cleaner transportation and alternative fuels

Gasoline and diesel transportation fuels represent a major share of America’s most pernicious air pollution, water-borne toxins, and climate emissions. While we presently have better technological choices for cleaner electricity production than for transportation fuels, there is still significant progress available from more fuel-efficient vehicles, hybrid technologies, and alternate fuels. There is also much future promise in hydrogen fuel-cell vehicle technologies. CEERT has been working to clean up CO2 from cars and trucks, promote smarter transportation and development planning, and help develop an alternate fuel-distribution infrastructure as near-term means to reduce the impacts of fossil-fueled transportation.

Recent Developments:

Advanced Clean Cars Program

CEERT continues to work with other NGOs to defend the 2022 – 2025 federal passenger vehicle emissions standards, known in California as the Advanced Clean Cars regulations. (The state has also set California-only Zero-Emission Vehicle (ZEV) sales targets through model years (MY) 2022 – 2025).

The US-EPA and the National Highway Traffic Safety Administration (NHTSA) still have not issued their joint Notice of Proposed Rulemaking (NPRM) (now titled the Safer and Affordable Fuel Efficient (SAFE) Vehicles Rule) on how they plan to revise the 2021 – 2025 vehicle emissions standards. The public release of the NPRM is anticipated any day now, and indications are that the two agencies will recommend freezing the emissions targets at 2020 levels, and will also consider a proposal to revoke California’s authority both to regulate vehicle emissions and to require auto manufacturers to deliver ZEVs to California. The effect of the SAFE Vehicle Rule will be to increase the nation’s oil consumption by hundreds of thousands of barrels per day and its climate emissions by millions of tons per day.

In response to a July 2017 lawsuit jointly filed by California, other states, and several NGOs, the Second Circuit Court of Appeals ruled against NHTSA’s continuing attempt to indefinitely delay the updating of penalties levied against automakers for violating fuel economy standards. The ruling upholds an earlier 2016 NHTSA determination during the Obama administration that mileage penalties should be adjusted for inflation. (CAFE penalties have only slightly increased while aggregate inflation has been in excess of 100%.) Updating the CAFE penalties would ensure that automobile manufacturers would be more inclined to build vehicles that comply with the 2021 – 2025 vehicle emissions standards rather than pay the penalties in lieu of compliance.

Electrifying Transportation

At its May 31 business meeting, the CPUC, as part of the SB 350 Transportation Electrification planning process, adopted its revised Proposed Decisions (D.18-05-040) recommending approval of four transportation electrification programs and one rate design proposed by California’s three investor-owned electric utilities (PG&E, SCE and SDG&E) as their Standard Review Projects (expected to last roughly 5 years) totaling $738 million, with $29.5 million for program evaluation costs.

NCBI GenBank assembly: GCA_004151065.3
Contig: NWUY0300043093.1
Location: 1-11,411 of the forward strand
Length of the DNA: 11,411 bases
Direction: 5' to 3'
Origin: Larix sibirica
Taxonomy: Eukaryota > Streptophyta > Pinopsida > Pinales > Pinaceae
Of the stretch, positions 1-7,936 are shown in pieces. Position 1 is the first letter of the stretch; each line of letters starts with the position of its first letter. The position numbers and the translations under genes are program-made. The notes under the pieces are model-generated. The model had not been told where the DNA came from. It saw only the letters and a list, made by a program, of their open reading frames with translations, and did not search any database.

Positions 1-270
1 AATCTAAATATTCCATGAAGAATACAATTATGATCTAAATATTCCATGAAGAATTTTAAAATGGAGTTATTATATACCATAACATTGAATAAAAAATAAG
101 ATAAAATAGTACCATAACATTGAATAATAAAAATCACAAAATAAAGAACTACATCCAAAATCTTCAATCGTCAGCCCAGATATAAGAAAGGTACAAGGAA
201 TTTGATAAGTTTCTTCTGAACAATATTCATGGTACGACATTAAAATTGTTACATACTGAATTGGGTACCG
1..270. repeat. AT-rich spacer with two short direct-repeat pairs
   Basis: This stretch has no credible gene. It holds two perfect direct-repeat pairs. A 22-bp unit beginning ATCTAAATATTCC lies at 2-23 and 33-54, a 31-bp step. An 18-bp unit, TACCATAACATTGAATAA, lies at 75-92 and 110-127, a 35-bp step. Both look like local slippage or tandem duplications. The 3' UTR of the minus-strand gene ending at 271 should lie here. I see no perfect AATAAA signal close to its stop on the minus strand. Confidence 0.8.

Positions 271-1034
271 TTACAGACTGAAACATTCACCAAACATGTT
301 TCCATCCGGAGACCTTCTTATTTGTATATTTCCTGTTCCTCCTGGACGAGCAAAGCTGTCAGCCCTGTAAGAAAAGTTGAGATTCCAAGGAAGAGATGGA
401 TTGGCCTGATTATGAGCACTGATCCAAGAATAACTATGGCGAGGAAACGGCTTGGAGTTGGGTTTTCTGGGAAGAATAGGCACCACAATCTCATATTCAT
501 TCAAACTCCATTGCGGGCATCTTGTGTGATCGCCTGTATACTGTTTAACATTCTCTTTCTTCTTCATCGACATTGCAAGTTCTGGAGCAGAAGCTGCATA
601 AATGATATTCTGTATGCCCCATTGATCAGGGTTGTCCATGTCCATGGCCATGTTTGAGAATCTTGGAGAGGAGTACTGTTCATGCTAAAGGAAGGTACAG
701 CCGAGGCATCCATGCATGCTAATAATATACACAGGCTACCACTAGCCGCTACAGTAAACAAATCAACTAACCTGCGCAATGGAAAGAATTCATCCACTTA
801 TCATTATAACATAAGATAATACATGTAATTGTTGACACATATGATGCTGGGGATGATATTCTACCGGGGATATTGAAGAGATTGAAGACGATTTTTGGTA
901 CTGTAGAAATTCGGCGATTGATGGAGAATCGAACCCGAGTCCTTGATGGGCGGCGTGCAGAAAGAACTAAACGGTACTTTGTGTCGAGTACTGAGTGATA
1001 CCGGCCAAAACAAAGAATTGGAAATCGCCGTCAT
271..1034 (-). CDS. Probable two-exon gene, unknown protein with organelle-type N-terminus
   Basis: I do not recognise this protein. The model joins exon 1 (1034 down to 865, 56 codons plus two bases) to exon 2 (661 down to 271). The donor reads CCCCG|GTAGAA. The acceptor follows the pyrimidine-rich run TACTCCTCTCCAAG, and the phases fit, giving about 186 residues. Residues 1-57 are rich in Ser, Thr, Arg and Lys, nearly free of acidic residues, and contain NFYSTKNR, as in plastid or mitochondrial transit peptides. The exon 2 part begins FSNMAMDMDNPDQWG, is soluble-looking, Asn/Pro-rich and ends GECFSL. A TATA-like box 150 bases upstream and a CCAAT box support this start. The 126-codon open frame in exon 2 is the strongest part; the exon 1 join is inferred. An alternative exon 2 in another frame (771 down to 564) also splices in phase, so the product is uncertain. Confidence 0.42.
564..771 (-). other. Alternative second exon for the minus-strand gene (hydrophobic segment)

Low-Carbon Fuel Standard (LCFS)

On June 20, CARB staff issued a request for comments on clean-up revisions and on two additions the Board made to the LCFS program’s Phase 2 regulatory package: 1) work with stakeholders to develop a calculation method, accounting process, and related requirements to allow hydrogen sta-tions and EV direct-current fast chargers to earn credits on the capacity of the ZEV infrastructure; and 2) work with stakeholders to explore opportunities to increase the magnitude of ZEV vehicle rebates funded by sale of LCFS credits, especially at the point of sale.

CEERT has recommended that CARB allow transparent adjustments to the rate at which capacity credits are issued to ensure that the market price of LCFS credits is not undercut or compromised. We have also recommended that CARB investigate expanding the use of capacity credits to include fleets.

CARB will hold a workshop on August 8 to explore stakeholder perspectives on the first round of proposed revisions to the Phase 2 regulations, following which the agency may make further revisions. Staff’s goal is to complete all revisions in time for the Board to approve the package so the program can take effect January 1, 2019.

Alternative and Renewable Fuel and Vehicle Technology Program

At its May business meeting, the CEC unanimously approved the Commissioner’s version of the 2018 – 2019 Investment Plan Update for the Alternative and Renewable Fuel and Vehicle Technology Program. The Investment Plan Update includes $134.5 million for EV charging infrastructure and $92 million for hydrogen fueling infrastructure. This funding will provide critical support for achieving the Governor’s targets of placing 5 million ZEVs on California’s roads by 2030, along with 200 hydrogen fueling stations and 250,000 electric vehicle charging stations by 2025. The Staff Draft of the 2019 – 2020 Investment Plan Update will be issued during the late fall or early winter.